Foodspotting CEO: It’s About Discovery, Not Food Porn

3/6/12Follow @xconomy

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fleshing out prototypes. Early versions looked like a typical listings site, but she kept redesigning it until it became a visual experience much more like a bakery window.

“I was learning startup 101 at the time,” she says. “But we really hit the ground running.”

In January of last year, Foodspotting raised $3 million in series A funding, with BlueRun Ventures as the lead investor. Two years after its founding, the company has grown to an office of 10, the biggest users have been promoted to “superspotters,” and the team has started to flesh out its business model.

Right now, they are working to find ways to help direct traffic towards local restaurants while avoiding the daily deal coupon audience. Andrezewski says the company wants to give restaurants a way to reach people who really care about food, as opposed to people who really cares about coupons. They have already partnered with Scoutmob to provide “specials” to their users, but instead of heavily discounted deals that users can buy, these are straight-up coupons that offer deals like 30 percent off a key lime cupcake, or 20 percent off pancakes. Scoutmob takes care of the sales and infrastructure, and when a special is redeemed, the deals site gets a commission and Foodspotting gets a piece of it.

They’re also working to highlight brands related to food to help them get discovered, the kind of companies that “might want to reach the relatively affluent dining out crowd.” Andrzejewski says it’s important for Foodspotting not to do straight advertising. Instead the company is working to create a way for brands to participate, a strategy it plans to highlight at the upcoming South by Southwest Interactive festival. Over the holidays, for example, they hid golden tickets in Foodspotting that users could find to win anything from a camera to movie tickets to Jiro Dreams of Sushi.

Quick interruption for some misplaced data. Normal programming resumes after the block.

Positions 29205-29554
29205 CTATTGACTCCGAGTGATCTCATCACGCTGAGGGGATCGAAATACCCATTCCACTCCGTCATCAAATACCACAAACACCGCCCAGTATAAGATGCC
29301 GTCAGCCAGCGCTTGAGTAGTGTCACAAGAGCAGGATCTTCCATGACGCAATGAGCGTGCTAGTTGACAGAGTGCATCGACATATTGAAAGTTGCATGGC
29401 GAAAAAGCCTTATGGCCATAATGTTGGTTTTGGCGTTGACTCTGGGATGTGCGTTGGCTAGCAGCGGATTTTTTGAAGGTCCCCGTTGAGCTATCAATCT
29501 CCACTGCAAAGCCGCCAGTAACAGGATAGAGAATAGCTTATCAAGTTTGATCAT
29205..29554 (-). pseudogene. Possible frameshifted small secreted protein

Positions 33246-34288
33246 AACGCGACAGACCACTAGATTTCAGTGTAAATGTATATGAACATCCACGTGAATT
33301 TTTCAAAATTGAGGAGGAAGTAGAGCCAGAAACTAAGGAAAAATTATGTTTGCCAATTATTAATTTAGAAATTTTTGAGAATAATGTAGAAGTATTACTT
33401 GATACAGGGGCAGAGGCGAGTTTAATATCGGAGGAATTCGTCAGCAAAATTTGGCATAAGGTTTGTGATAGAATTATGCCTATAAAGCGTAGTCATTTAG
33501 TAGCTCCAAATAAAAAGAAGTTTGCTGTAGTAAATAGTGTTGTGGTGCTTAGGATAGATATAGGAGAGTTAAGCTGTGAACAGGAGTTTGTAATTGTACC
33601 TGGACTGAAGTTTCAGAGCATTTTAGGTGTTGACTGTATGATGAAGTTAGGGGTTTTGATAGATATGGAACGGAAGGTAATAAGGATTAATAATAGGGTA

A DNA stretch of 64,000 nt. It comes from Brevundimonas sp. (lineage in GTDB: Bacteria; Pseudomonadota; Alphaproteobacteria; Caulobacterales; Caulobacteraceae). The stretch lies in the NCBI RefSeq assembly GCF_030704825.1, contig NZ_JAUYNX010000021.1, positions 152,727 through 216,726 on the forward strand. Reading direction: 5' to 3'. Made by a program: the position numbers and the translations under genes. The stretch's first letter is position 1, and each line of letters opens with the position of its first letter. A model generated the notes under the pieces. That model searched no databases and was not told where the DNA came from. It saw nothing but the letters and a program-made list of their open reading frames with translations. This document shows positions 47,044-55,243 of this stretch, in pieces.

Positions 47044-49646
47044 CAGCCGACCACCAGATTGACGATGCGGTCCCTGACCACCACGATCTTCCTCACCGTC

The founders have toyed with the idea of moving beyond food to spotting other cool things, like fun places to go in a given city. One of Andrzjewski’s favorite apps, called Nextstop, did something similar, but was bought by Facebook. Other apps, like Snapette, have a Foodspotting-like function in the fashion space. The company has gone so far as to purchase domain names like goodspotting.com (sadly, spotspotting.com was already taken by a “squatter”), but for now Andrzejewski plans to stick with food. “Our focus right now is being successful in food first,” she says. “Part of the challenge is that our whole team loves food. We don’t understand fashion.”

In February, the company released version 3.0 of its app, which has been tweaked to make it easier for users to quickly flip through different dishes, highlight the ones they’re interested in, and hide ones that they aren’t.

The company also puts a big focus on building community, dedicating half of their team to the endeavor. Andrzejewski believes that the sense of community that foodspotters share really differentiates the company from competitors like Forkly.

“We get lots of downloads in bursts, but what’s important to us is people who come back and identify with being a foodspotter. That can never grow quickly enough.”

(Photo by Kevin Warnock.)

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